After awhile. Izzy went back to work. Then something quite remarkable happened...

I will leave it at that.


Sunday, August 21, 2011

spell dog backwards

I have been dreading to write about this, but I need to get it out, or this post won't make sense. Whatever making sense really is.

Well, our oldest dog died in a freak accident. His name was Odin. Note: Use care when naming a pet, or even a child after a god or goddess. Odin, was a tough dog to train. We got him at a pet store, while picking up supplies. There he was, a big puppy, who had just come out of quarantine for respiratory, issues. He was displaced because of hurricane damage to the breeder or pet-shop him and his siblings were at. So he pretty much lived in a cage for the first part of his life. The store had him marked down, so we all felt pity for him, paid and brought him home. Until the day he passed on, he still laid down when he ate (a habit from being caged for so long.)

A foxhound in a historic St. Petersburg FL neighborhood, where the houses where lined all up like dominoes. Several of my neighbors questioned my choice of a hunter dog in a densely populated location and let me know. My other nice neighbors enjoyed him. Especially my neighbor Sandy. She was a city bus driver, until an accident caused her to be unable to work. It was her life. But she loved Odie. He would jump up high enough for her to see his head pop over the fence, and throw his head in the air with a loud hound dog howl. She could see him from her window of her house across the street.

I told the nay-sayers, that I got the dog before I got the farm. I told everybody that. That is how I got here. I not only spoke about Odin coming before the farm. I started a "mountain box" and announced to whoever would listen, "I am putting this in my mountain box". At the time, it appeared absolutely impossible to leave FL due to an ongoing custody issue, and a very revengeful and paranoid ex-husband and the father to my two oldest. I am not calling names. It is just the fact. So, it looked impossible to me. I saw no way out, other than I continued to talk to the universe. "This, is going in my mountain box." There was a box, and then another, and another. I also would continue my dog mantra. "I got the dog before the farm."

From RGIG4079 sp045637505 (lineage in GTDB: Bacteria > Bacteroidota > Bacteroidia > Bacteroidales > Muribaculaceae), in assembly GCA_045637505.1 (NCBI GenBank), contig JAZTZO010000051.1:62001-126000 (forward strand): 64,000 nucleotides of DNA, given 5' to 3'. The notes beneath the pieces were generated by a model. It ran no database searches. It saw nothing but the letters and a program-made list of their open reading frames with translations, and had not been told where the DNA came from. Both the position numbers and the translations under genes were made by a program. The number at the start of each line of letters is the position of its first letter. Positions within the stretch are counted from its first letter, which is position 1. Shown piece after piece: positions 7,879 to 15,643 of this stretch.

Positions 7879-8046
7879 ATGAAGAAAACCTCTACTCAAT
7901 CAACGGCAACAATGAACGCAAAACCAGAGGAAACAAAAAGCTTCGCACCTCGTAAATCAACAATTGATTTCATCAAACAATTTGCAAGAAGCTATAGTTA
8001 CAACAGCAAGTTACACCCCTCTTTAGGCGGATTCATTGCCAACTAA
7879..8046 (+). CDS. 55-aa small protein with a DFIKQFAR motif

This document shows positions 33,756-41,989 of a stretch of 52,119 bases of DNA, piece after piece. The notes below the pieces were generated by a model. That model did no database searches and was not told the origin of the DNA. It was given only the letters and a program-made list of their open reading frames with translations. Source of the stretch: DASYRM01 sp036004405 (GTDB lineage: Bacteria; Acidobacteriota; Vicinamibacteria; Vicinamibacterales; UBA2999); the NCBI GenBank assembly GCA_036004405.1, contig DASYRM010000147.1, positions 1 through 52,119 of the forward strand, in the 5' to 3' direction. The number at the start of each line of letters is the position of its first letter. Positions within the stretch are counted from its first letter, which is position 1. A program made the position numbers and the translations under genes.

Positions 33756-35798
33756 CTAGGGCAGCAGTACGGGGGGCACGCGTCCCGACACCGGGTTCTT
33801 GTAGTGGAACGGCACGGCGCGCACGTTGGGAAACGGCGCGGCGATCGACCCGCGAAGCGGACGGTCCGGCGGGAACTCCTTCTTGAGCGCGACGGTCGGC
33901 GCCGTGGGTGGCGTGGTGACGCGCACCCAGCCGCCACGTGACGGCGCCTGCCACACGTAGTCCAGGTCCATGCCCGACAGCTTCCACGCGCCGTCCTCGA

That is how magic works. You work your will. I worked my will.

Odin the magnificent

There was a break in the clouds, I sold my house and made my bold move. You have to work with the Universe, if you pray, or practice magic. You are part of the same Universe, same God of that which what does your bidding.

So I ended up in the mountains, in a rental, in yet another city. I was miserable. So I searched for a farmhouse, away from exhaust smells, sirens, and people. I found this house, where I am here writing you from. The Realtor let us in. I loved this old house. I climbed the stairs up and took a right, and in that room upstairs, was at least 30 trophies. Fox Hound trophies. I decided then, this was it. The Universe answered. Odin, my foxhound, was a dog and was a dog spelled backwards.